There was panic run on ATMs across the country as Prime Minister Narendra Modi surprised the nation by declaring that Rs 500 and Rs 1,000 notes will not be legal tender from midnight, in a new war on black money and terrorism.
Addressing the nation at 8 p.m., Modi urged people not to panic and said all the Rs 500 and Rs 1,000 denomination notes they have can be deposited in banks and post offices from November 10 to December 30 without any limit.
These can also be exchanged across bank counters by showing government-issued ID proof up to Rs 4,000. New Rs 500 and Rs 2,000 denomination notes would take their place.
“To break the grip of corruption and black money, we have decided that the 500 and 1,000 rupee currency notes presently in use will no longer be legal tender from midnight tonight,” Modi said, speaking first in Hindi and then in English.
“This means that these notes will not be acceptable for transactions from midnight onwards. The 500 and 1,000 notes hoarded by anti-national and anti-social elements will become just worthless pieces of paper.”
But he quickly added that “the rights and the interests of honest, hard-working people will be fully protected” and that all other denomination notes and coins would remain legal tender.
All banks would be shut for public on Wednesday. ATMs too would not function on Wednesday and in some areas even on Thursday.
The opposition roundly denounced the move.
Congress leader Manish Tewari called Modi “a modern day Tughlaq” while party colleague Randeep Surjewala questioned the wisdom of introducing Rs 2,000 currency notes. The Aam Aadmi Party said it would react later.
West Bengal Chief Minister Mamata Banerjee called it “draconian” and demanded its withdrawal. The CPI-M warned it would have a major affect on the economy.
BJP President Amit Shah, however, praised Modi, calling the announcement “a surgical strike on black money”.
FICCI President Harshvardhan Neotia said: “This is an extremely bold move … and will have a debilitating impact on the parallel economy as well as deal a body blow to terror financing.”
CII President Naushad Forbes hailed Modi and said the step would hit hard the “black cash economy”.
Within minutes of Modi’s announcement, hundreds of thousands of people all over India rushed to the nearest ATMs in a desperate bid to withdraw 100 rupees notes and deposit whatever 500 and 1,000 rupees notes they had. In no time, most ATMs ran out of 100 rupee currency.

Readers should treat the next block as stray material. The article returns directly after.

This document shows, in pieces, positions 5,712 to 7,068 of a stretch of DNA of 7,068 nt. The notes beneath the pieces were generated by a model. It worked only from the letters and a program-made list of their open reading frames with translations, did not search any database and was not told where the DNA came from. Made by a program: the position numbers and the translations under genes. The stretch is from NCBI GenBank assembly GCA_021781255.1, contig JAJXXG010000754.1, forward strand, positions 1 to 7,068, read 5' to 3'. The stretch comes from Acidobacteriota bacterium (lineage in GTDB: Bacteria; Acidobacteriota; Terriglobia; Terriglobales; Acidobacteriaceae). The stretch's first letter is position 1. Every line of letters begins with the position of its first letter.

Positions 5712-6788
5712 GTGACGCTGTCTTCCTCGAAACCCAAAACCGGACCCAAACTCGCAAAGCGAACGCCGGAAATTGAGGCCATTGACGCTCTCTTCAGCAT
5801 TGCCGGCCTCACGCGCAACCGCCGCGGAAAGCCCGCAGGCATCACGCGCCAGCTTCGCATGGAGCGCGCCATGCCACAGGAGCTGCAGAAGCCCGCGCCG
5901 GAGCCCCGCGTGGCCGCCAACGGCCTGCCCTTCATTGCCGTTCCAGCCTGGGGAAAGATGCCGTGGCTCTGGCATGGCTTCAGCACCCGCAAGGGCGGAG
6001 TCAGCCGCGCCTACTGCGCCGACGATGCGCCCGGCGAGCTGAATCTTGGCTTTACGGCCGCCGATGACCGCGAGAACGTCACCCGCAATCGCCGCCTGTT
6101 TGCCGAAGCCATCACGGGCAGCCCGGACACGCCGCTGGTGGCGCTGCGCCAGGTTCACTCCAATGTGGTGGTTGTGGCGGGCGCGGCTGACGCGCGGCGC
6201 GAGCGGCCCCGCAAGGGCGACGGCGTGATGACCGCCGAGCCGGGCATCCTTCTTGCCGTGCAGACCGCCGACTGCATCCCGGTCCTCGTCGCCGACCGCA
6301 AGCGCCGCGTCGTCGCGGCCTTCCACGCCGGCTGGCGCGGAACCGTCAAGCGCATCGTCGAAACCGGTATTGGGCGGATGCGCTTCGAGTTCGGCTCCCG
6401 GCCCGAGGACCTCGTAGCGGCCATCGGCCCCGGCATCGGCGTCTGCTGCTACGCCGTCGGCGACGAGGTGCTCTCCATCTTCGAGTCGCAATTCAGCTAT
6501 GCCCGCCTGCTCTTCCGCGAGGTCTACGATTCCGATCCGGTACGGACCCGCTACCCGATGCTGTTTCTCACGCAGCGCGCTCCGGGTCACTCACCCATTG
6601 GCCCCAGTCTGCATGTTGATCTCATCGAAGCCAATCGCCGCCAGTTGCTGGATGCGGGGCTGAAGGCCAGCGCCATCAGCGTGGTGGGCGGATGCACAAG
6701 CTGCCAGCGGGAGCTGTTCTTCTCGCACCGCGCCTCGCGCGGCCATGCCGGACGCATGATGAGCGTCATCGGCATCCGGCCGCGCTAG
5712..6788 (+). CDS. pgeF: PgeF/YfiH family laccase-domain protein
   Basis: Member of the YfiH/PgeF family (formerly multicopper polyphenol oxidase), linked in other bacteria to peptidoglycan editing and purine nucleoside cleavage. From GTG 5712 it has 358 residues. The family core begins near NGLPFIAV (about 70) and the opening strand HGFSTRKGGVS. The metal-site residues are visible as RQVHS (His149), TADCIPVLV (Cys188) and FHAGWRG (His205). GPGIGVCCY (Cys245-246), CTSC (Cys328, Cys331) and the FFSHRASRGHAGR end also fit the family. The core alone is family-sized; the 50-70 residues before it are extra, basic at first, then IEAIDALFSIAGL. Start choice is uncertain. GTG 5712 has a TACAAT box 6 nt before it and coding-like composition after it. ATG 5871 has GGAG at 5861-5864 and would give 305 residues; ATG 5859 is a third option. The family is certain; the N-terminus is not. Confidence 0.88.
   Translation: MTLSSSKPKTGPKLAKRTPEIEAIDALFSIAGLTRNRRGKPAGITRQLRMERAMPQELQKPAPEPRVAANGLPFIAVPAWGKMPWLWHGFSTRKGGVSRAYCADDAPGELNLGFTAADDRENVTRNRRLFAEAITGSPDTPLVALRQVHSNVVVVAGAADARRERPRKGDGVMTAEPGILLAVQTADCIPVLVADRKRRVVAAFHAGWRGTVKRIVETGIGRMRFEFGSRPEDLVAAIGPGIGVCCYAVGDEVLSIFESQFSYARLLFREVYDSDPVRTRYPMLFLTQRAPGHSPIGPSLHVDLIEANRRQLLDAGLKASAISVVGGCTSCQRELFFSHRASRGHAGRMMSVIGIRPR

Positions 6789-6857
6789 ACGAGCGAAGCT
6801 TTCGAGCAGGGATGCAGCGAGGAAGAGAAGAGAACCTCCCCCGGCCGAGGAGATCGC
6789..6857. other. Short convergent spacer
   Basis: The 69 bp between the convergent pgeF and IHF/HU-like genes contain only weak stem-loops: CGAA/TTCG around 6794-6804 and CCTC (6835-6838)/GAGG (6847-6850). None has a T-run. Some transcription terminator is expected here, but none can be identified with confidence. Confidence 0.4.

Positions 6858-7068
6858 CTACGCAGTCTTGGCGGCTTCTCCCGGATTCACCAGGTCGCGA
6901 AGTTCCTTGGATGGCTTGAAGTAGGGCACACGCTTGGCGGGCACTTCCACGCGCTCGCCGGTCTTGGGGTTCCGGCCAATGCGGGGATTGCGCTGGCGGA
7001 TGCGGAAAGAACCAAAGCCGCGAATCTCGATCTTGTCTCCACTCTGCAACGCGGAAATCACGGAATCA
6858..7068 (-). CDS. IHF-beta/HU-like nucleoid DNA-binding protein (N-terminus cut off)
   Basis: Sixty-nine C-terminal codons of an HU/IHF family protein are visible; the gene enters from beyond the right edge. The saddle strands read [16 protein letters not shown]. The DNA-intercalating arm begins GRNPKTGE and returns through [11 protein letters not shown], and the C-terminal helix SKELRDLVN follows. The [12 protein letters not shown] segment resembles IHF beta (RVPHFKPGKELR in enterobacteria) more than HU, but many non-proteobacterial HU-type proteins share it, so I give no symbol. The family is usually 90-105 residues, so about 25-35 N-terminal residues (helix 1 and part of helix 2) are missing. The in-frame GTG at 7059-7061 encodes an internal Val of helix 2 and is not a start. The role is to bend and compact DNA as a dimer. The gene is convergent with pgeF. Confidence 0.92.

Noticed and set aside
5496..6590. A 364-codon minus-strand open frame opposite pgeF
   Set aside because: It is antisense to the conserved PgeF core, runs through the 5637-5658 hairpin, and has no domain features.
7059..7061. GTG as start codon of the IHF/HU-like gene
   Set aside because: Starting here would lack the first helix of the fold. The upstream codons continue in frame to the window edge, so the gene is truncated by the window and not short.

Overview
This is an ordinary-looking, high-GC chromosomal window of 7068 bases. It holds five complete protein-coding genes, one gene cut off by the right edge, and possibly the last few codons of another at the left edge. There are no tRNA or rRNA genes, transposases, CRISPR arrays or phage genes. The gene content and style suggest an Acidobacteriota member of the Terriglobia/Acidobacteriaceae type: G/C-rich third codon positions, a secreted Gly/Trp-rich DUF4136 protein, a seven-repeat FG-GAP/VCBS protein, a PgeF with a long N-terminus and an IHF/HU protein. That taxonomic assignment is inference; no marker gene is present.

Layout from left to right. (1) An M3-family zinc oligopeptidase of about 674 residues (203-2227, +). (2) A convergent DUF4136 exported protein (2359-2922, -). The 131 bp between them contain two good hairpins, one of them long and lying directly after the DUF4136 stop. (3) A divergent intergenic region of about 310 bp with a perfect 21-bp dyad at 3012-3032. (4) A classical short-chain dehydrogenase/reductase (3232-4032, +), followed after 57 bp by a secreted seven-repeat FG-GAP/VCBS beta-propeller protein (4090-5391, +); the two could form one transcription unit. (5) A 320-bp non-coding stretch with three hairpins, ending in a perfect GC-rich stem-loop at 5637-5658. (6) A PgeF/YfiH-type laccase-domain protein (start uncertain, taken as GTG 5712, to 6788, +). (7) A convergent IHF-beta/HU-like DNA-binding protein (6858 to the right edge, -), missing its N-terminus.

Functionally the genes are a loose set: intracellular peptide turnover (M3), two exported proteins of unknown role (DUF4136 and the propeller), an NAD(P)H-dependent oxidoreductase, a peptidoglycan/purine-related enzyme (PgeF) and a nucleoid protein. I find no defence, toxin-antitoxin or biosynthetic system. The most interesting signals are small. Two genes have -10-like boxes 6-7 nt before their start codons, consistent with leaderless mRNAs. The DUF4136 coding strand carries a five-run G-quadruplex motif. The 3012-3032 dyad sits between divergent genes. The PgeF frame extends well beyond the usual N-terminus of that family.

Modi said: “India has taken a historic step to fight corruption, black money, terrorism and counterfeit currency.”
He said keeping in mind the supply of new notes, in the first few days there would be a limit of 10,000 rupees per day and 20,000 rupees per week for withdrawal from banks. This limit would go up in the coming days.
The Prime Minister said that for their immediate needs, people can go to any bank and post offices, show identity proof and exchange old 500 and 1,000 rupee notes for new notes.
From November 10 to 24, the limit for such exchange would be Rs 4,000. The limit will go up from November 25 till December 30.
Those failing to meet the December 30 deadline can go to specified offices of the Reserve Bank of India up to March 31, 2017 and deposit the notes after submitting a declaration form.
When the ATMs resume operation, there would be a limit of Rs 2,000 per day per card on withdrawal, the Prime Minister said. This would be raised to Rs 4,000 later.
To reduce hardship to people, government hospitals would accept both 500 and 1,000 rupee notes for 72 hours. So would pharmacies in government hospitals as well as railway ticket booking counters, ticket counters of government buses and airline ticket counters at airports.
This would also apply to petrol, diesel and CNG gas stations authorised by public sector oil companies, consumer co-operative stores authorised by state or central governments, milk booths authorised by state governments and cremation as well as burial grounds.
Foreign tourists and travellers would be allowed to exchange the banned notes up to a value of Rs 5,000 at the international airports.
RBI Deputy Governor R. Gandhi said there were 16.5 billion units of Rs 500 notes in circulation while the number for Rs 1,000 notes was 6.7 billion.
In his speech, Modi said the spectre of corruption and black money had grown over the decades, weakening efforts to remove poverty. “The evil of corruption has been spread by certain sections of society” who he said had ignored the poor and cornered all the benefits.
“There comes a time in the history of a country’s development when a need is felt for a strong and decisive step.
“For years, this country has felt that corruption, black money and terrorism are festering sores, holding us back in the race towards development.”
Saying the magnitude of cash in circulation was directly linked to the level of corruption, Modi said this also strengthens the hawala trade, “which is directly connected to black money and illegal trade in weapons”.
Tuesday’s step “will strengthen the hands of the common man in the fight against corruption, black money and fake currency”, the Prime Minister said.
There was no restriction of any kind on non-cash payments by cheques, demand drafts, debit or credit cards and electronic fund transfer during this period, he added.
He admitted these measures may cause “temporary hardships to honest citizens” but said “ordinary citizens are always ready to make sacrifices and face difficulties for the benefit of the nation”.
He hoped that all political parties, all governments, social services organizations, the media and indeed all sections of the society would help make the new currency system a success.